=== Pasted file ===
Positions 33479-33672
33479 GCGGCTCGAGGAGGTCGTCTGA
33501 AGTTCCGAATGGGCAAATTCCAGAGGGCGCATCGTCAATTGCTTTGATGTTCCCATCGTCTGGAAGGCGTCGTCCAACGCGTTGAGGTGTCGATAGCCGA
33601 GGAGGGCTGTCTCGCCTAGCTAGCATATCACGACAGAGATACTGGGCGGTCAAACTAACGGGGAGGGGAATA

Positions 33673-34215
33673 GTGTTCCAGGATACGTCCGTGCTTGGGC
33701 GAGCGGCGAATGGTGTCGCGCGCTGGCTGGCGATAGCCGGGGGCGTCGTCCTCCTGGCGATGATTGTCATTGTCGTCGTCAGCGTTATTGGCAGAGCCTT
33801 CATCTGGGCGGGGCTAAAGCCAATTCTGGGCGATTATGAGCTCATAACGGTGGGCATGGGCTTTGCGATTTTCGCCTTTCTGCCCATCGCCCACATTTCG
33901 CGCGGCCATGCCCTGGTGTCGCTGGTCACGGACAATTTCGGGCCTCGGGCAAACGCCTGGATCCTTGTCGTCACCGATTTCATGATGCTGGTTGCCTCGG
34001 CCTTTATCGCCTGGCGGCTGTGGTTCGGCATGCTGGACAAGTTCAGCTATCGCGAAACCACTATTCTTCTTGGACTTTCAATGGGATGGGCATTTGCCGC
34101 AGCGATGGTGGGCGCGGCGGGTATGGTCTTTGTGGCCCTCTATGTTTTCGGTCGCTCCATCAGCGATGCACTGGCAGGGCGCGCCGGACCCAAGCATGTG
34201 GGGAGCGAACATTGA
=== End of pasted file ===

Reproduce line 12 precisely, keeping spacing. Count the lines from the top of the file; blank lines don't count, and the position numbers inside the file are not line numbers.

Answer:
34201 GGGAGCGAACATTGA